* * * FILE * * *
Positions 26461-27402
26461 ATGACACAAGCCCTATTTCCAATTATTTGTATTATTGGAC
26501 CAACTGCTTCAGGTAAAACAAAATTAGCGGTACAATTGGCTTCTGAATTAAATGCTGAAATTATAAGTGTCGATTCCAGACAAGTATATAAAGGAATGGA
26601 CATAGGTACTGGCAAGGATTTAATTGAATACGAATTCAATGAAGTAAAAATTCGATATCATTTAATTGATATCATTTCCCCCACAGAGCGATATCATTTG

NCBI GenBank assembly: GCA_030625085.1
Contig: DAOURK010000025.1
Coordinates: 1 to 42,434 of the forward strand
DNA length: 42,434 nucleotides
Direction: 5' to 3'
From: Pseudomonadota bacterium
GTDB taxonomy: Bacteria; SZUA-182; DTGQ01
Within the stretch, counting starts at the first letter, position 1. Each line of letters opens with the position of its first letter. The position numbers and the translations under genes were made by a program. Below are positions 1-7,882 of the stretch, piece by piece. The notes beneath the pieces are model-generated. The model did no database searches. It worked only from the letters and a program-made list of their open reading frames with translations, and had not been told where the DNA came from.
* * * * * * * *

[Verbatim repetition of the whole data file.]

Positions 26461-27402
26461 ATGACACAAGCCCTATTTCCAATTATTTGTATTATTGGAC
26501 CAACTGCTTCAGGTAAAACAAAATTAGCGGTACAATTGGCTTCTGAATTAAATGCTGAAATTATAAGTGTCGATTCCAGACAAGTATATAAAGGAATGGA
26601 CATAGGTACTGGCAAGGATTTAATTGAATACGAATTCAATGAAGTAAAAATTCGATATCATTTAATTGATATCATTTCCCCCACAGAGCGATATCATTTG

NCBI GenBank assembly: GCA_030625085.1
Contig: DAOURK010000025.1
Coordinates: 1 to 42,434 of the forward strand
DNA length: 42,434 nucleotides
Direction: 5' to 3'
From: Pseudomonadota bacterium
GTDB taxonomy: Bacteria; SZUA-182; DTGQ01
Within the stretch, counting starts at the first letter, position 1. Each line of letters opens with the position of its first letter. The position numbers and the translations under genes were made by a program. Below are positions 1-7,882 of the stretch, piece by piece. The notes beneath the pieces are model-generated. The model did no database searches. It worked only from the letters and a program-made list of their open reading frames with translations, and had not been told where the DNA came from.